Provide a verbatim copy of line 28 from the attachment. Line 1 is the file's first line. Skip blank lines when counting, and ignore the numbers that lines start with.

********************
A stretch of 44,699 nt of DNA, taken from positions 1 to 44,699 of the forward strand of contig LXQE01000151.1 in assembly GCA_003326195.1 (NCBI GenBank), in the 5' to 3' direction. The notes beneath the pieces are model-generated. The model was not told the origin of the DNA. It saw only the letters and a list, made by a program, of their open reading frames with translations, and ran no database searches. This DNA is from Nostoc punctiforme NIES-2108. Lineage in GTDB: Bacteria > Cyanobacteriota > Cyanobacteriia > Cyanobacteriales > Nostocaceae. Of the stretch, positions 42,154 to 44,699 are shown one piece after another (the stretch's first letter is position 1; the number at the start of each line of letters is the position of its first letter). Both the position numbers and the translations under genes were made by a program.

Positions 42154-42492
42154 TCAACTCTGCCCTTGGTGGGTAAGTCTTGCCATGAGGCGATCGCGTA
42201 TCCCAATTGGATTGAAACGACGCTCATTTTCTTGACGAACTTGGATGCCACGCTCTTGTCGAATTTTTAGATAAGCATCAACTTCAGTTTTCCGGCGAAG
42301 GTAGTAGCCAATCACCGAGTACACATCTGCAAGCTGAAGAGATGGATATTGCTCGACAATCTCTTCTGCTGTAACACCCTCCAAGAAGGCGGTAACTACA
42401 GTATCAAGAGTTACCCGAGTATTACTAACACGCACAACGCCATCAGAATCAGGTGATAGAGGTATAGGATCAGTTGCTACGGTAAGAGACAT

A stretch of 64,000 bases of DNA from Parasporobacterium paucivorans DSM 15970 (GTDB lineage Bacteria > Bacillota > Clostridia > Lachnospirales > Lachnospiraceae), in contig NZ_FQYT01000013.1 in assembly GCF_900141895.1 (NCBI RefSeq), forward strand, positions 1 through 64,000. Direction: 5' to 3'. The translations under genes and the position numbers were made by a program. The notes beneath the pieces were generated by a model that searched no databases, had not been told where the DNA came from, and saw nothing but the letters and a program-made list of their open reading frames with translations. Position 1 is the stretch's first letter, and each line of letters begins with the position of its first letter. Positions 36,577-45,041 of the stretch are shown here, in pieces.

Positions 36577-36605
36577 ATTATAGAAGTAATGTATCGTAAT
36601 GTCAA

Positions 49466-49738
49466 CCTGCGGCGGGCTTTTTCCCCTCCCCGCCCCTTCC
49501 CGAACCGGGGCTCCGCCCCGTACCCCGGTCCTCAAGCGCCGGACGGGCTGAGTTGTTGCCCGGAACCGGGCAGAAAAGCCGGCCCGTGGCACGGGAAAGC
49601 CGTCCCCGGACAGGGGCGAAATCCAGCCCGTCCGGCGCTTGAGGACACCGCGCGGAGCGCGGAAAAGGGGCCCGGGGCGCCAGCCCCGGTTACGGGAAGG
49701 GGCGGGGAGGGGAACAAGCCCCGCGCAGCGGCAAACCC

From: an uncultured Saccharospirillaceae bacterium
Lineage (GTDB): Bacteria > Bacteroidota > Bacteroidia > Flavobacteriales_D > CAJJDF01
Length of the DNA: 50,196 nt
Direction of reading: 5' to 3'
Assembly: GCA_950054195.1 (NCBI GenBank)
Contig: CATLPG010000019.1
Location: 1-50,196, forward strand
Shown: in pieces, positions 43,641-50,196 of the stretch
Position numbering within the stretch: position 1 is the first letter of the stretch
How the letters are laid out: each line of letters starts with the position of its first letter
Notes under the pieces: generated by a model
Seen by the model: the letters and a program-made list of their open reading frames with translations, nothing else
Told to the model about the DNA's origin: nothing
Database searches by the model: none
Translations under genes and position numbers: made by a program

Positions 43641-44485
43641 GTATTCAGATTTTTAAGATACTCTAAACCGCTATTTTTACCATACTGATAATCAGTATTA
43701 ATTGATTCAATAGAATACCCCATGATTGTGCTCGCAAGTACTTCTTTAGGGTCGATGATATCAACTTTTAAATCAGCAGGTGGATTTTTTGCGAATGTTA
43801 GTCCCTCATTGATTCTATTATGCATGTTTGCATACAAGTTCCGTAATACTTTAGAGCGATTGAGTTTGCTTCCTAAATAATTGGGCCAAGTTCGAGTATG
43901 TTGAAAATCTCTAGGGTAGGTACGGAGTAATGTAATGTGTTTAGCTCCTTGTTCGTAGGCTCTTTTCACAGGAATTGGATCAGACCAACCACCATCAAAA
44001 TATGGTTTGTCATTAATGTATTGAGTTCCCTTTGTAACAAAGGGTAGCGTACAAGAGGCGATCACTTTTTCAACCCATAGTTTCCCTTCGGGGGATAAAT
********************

Told to the model about the DNA's origin: nothing